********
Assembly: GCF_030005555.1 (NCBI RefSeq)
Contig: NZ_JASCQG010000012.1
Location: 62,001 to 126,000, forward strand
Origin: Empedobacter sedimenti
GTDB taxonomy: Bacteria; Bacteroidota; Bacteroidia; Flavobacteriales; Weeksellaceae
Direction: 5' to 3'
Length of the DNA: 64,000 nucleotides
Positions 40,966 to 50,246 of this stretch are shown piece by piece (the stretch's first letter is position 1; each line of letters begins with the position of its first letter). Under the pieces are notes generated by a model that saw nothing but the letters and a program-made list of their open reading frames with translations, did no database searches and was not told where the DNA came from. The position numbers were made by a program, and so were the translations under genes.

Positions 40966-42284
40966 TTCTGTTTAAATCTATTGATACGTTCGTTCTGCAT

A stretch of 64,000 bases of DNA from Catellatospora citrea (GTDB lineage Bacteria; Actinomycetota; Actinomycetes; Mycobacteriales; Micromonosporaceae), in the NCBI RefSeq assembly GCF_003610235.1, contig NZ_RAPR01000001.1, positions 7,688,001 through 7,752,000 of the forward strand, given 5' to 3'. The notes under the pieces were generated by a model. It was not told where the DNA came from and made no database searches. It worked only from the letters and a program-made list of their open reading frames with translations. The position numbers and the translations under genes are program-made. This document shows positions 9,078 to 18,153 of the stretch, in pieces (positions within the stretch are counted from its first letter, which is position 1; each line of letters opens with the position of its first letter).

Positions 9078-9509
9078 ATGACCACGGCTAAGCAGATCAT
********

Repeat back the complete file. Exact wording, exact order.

Assembly: GCF_030005555.1 (NCBI RefSeq)
Contig: NZ_JASCQG010000012.1
Location: 62,001 to 126,000, forward strand
Origin: Empedobacter sedimenti
GTDB taxonomy: Bacteria; Bacteroidota; Bacteroidia; Flavobacteriales; Weeksellaceae
Direction: 5' to 3'
Length of the DNA: 64,000 nucleotides
Positions 40,966 to 50,246 of this stretch are shown piece by piece (the stretch's first letter is position 1; each line of letters begins with the position of its first letter). Under the pieces are notes generated by a model that saw nothing but the letters and a program-made list of their open reading frames with translations, did no database searches and was not told where the DNA came from. The position numbers were made by a program, and so were the translations under genes.

Positions 40966-42284
40966 TTCTGTTTAAATCTATTGATACGTTCGTTCTGCAT

A stretch of 64,000 bases of DNA from Catellatospora citrea (GTDB lineage Bacteria; Actinomycetota; Actinomycetes; Mycobacteriales; Micromonosporaceae), in the NCBI RefSeq assembly GCF_003610235.1, contig NZ_RAPR01000001.1, positions 7,688,001 through 7,752,000 of the forward strand, given 5' to 3'. The notes under the pieces were generated by a model. It was not told where the DNA came from and made no database searches. It worked only from the letters and a program-made list of their open reading frames with translations. The position numbers and the translations under genes are program-made. This document shows positions 9,078 to 18,153 of the stretch, in pieces (positions within the stretch are counted from its first letter, which is position 1; each line of letters opens with the position of its first letter).

Positions 9078-9509
9078 ATGACCACGGCTAAGCAGATCAT